Back to School and the Rest of the School Year

All across our nation, the last few weeks have been abuzz with excitement. Our televisions have been filled with ads and the source of this excitement has found its way into our living rooms and around our dinner tables. I bet that you have been a part of this excitement too. I’m not talking about a Presidential election; I’m talking about the start of a new school year. Every year, our youth face a wave of excitement and apprehension as they prepare for a new year that carries every bit as much meaning as January 1.

I can relate to their feelings because I experience this excitement and apprehension every year too as I prepare for and wonder about the students that God will put into my life through the desks of the public high school where I teach.  I am blessed with the double life of a youth minister and high school teacher and so I feel some degree of empathy with what our students go through on a yearly basis and I’ve tried to take the lessons that I’ve learned in the classroom into our youth group at church.

I see schools as the proverbial “playing field” on which our youth live out their faith. Year in and year out I have the opportunity to not only “coach,” but also watch with tears and joy as they perform. My wish for all youth ministries would be that a major focus of their efforts center on teaching students how to “run the race” in their daily lives at school. I am able to see first hand the fruits of not only my ministry, but that of many other youth ministries in our area. I have learned much from watching our Christian students live out (or failing to live out) their faith day by day. I find that the one’s who are most successful at this tend to come from youth programs that teach students why they should express their faith at school, what they are allowed to express at school, and how to express their faith at school.

Why Students Should Express Their Faith at School

First, all students should understand Jesus’ words regarding “salt and light” and how it relates to their presence in the school setting. In days of old, it was salt that preserved meat. Without salting, the meat would spoil, rot, and stink. Left long enough, it would eventually present a health hazard to all around it. This frames our understanding of Christians in public schools rather well. If we refuse to be salt in our schools, we end up with a system that begins to spoil, rot and stink. Eventually, it may even become a hazardous environment. Likewise, as the “light of the world” our Christian students go forth into darkness, but they need not become blind. Darkness cannot overcome light. Darkness does not exist except in its relationship to light. Think about turning on a flashlight in the night, it cannot be shut down by the darkness no matter how black and vast it may be. Our students (and even teachers) should be this light in our schools. Many people complain “they have taken God out of our public schools.” But until they take Christians out of public schools, there is no way that God can be removed.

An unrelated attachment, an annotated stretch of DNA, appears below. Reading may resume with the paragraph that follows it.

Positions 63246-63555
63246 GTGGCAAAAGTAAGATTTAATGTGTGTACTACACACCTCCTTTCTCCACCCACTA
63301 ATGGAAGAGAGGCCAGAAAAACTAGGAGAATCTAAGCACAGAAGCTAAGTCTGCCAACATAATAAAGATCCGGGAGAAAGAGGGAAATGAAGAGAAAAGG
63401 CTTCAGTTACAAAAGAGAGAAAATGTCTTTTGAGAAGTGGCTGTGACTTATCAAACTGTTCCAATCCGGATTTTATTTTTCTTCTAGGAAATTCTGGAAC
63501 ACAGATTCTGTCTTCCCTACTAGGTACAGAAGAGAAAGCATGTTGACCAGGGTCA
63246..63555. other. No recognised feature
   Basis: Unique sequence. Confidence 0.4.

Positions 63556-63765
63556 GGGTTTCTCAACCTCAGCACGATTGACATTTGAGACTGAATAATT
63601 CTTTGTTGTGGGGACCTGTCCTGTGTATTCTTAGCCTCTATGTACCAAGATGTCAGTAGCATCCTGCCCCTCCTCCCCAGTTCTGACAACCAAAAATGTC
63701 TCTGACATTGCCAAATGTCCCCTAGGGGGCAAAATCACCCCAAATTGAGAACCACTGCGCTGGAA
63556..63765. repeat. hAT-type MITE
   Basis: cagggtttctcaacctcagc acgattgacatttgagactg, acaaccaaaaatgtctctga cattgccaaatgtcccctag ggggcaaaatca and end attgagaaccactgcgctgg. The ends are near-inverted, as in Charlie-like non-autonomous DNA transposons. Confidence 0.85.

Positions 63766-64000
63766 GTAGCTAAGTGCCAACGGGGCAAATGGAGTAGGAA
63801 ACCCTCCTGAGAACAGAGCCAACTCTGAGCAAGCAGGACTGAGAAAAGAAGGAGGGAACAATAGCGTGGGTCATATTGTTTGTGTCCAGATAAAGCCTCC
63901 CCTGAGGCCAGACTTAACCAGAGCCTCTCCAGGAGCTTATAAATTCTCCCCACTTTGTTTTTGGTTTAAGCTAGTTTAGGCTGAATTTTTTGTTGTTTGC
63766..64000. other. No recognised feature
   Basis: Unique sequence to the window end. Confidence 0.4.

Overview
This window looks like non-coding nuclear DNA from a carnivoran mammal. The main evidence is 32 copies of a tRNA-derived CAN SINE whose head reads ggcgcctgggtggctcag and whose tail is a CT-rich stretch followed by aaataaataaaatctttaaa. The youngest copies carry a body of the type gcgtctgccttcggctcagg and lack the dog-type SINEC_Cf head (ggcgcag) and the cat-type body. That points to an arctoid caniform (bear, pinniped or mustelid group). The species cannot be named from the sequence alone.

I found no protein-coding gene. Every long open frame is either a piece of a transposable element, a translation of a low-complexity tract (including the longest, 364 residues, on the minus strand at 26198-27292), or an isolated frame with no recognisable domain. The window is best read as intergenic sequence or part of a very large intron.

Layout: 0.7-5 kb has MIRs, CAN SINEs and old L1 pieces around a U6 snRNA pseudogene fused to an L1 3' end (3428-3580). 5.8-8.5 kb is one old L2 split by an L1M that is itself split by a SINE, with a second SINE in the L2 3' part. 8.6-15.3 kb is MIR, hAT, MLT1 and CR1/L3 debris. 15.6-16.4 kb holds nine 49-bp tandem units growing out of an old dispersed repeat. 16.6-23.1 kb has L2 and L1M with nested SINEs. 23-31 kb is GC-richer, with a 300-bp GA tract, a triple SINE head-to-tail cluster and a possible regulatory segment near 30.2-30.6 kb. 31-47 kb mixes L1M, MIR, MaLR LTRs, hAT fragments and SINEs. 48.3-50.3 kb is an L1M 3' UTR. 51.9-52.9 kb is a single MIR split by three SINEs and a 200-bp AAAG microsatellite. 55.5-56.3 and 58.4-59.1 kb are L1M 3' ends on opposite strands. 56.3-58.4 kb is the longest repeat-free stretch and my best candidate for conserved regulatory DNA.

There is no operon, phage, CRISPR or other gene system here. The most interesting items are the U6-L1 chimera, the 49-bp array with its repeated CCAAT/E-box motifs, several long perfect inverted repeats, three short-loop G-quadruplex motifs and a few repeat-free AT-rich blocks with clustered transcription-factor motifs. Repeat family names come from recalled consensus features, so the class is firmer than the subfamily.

Students should be taught that they enter their educational world, just as adults enter their workplace, marketplace, or recreation space. They enter with the responsibility of a Christian to be salt and light to this world. This ideal does not set them above the world they inhabit as much as it gives them a place in it–a place of humility and compassion, and above all, a servant’s heart for God’s people in the situation in which God has placed them. After all, our students spend most of their time in their schools. Much of their identity is rapped up in their social life primarily governed by school. It is greatly important that we focus on how those students function within this setting more than we focus on how to get them out of it.

What Students are Allowed to Express at School

We should all, as youth ministry leaders, understand what our students may and may not do in the school setting in regards to expression of faith. Our Constitution, and the years of decisions handed down from the Supreme Court guarantee numerous rights of expression for students in public schools. Youth ministries would do well to encourage students to pursue and exercise the rights they are entitled to more than bemoaning the lack of rights that exist. The website First Amendment Schools maintained by the Association for Supervision and Curriculum Development is a good resource for educating yourself and students.

In my government class which I teach high schoolers, I typically give the following example to explain a student’s religious rights in the school. If a Muslim student devotedly follows the command to pray five times daily to Allah, I would not have the right to hold that student in class at the prescribed time of prayer thus forcing him or her to violate their sincerely held religious beliefs. However, if this student insisted upon laying a prayer rug in the aisle of the classroom in order to kneel for the time of prayer, I could most certainly insist that he or she refrain as they are interfering with the legitimate purpose of our institution.

As a rule of thumb, any activity that is student initiated, student led, and does not interfere with the legitimate function of education in a school, should be allowed. This means that students may gather for prayer during times of the day when regular activities are not planned. This means that students may read their Bibles or religious materials at times when the free choice to read is given. This means that students should have the ability to excuse themselves from school when religious observances such as Good Friday occur.

Students do not have the freedom to express themselves in ways that interfere with the legitimate educational process. Students cannot always object to class material and curriculum that is taught based on a religious belief. Likewise, students may not be allowed free expression on all assignments or other school related works. This becomes an issue of speech more so than the free exercise of religion. But students must not be led to feel that schools are trampling their rights if they are forced to understand the principles behind a theory of evolution or to articulate both sides of an argument regarding abortion or to extend rights of common courtesy and decency to individuals with a differing sexual orientation. Again, darkness does not extinguish light. If students continue to shine in the ways that they are allowed, God will work.

How Students Can Express Their Faith in Schools